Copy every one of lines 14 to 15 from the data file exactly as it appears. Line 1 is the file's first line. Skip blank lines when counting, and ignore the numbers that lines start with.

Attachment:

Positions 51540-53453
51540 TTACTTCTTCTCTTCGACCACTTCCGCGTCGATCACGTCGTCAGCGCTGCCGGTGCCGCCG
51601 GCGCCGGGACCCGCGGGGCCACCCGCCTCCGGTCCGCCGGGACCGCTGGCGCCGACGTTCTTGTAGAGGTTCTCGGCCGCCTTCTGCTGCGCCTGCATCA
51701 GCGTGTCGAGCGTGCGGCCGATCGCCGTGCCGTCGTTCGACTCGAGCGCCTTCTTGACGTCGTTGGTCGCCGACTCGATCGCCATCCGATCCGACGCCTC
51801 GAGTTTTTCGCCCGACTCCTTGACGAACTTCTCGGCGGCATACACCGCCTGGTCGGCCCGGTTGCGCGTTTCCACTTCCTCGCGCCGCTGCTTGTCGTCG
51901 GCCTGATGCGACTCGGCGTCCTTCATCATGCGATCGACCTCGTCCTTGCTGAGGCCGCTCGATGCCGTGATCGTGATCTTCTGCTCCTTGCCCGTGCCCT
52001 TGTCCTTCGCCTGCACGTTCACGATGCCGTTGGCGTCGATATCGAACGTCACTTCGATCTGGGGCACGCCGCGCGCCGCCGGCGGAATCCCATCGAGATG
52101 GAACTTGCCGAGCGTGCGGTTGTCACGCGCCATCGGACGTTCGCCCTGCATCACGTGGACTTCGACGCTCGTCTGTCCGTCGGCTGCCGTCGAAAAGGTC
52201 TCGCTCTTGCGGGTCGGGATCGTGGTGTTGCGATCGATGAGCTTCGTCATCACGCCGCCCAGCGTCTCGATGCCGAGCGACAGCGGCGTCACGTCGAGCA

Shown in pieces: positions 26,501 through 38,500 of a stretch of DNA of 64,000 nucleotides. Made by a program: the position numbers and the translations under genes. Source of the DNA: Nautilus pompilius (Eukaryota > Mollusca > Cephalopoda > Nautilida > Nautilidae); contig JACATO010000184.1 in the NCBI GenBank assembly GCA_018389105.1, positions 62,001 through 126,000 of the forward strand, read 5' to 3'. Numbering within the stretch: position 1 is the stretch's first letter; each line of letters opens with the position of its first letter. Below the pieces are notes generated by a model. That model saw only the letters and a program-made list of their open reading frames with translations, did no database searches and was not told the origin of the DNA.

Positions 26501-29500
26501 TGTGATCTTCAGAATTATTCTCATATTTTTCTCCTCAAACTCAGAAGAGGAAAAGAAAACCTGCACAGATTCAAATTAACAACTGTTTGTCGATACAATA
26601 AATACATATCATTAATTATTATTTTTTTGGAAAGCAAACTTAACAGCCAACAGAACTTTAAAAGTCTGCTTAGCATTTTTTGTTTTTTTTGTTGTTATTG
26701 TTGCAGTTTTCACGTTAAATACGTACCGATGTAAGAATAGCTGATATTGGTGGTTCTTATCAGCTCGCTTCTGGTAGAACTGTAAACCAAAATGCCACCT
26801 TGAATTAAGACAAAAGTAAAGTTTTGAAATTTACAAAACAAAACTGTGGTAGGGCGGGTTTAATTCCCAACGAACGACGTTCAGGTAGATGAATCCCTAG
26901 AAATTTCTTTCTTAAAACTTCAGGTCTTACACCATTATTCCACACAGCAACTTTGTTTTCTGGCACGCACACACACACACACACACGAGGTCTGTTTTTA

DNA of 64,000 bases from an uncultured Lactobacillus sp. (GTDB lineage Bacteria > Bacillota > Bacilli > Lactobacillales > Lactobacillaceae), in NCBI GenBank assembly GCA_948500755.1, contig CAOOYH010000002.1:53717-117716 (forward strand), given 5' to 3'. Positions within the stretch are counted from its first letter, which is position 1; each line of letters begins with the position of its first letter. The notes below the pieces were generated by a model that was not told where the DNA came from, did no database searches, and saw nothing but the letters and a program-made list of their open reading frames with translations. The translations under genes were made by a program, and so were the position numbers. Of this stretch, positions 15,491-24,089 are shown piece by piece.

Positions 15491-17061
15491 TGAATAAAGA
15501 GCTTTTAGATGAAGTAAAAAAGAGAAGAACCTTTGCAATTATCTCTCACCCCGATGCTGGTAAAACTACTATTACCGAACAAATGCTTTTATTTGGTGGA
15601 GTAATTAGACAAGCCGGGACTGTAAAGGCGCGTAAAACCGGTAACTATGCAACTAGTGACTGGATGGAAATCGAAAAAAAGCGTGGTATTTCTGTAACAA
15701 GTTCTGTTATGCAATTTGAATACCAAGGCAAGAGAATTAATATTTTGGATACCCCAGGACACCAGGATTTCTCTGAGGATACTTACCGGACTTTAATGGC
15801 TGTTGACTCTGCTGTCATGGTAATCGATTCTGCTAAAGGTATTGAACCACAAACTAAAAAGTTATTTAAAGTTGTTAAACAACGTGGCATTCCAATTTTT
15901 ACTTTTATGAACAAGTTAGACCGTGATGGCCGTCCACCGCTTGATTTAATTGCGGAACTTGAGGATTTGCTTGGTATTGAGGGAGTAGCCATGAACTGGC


26701 TTGCAGTTTTCACGTTAAATACGTACCGATGTAAGAATAGCTGATATTGGTGGTTCTTATCAGCTCGCTTCTGGTAGAACTGTAAACCAAAATGCCACCT
26801 TGAATTAAGACAAAAGTAAAGTTTTGAAATTTACAAAACAAAACTGTGGTAGGGCGGGTTTAATTCCCAACGAACGACGTTCAGGTAGATGAATCCCTAG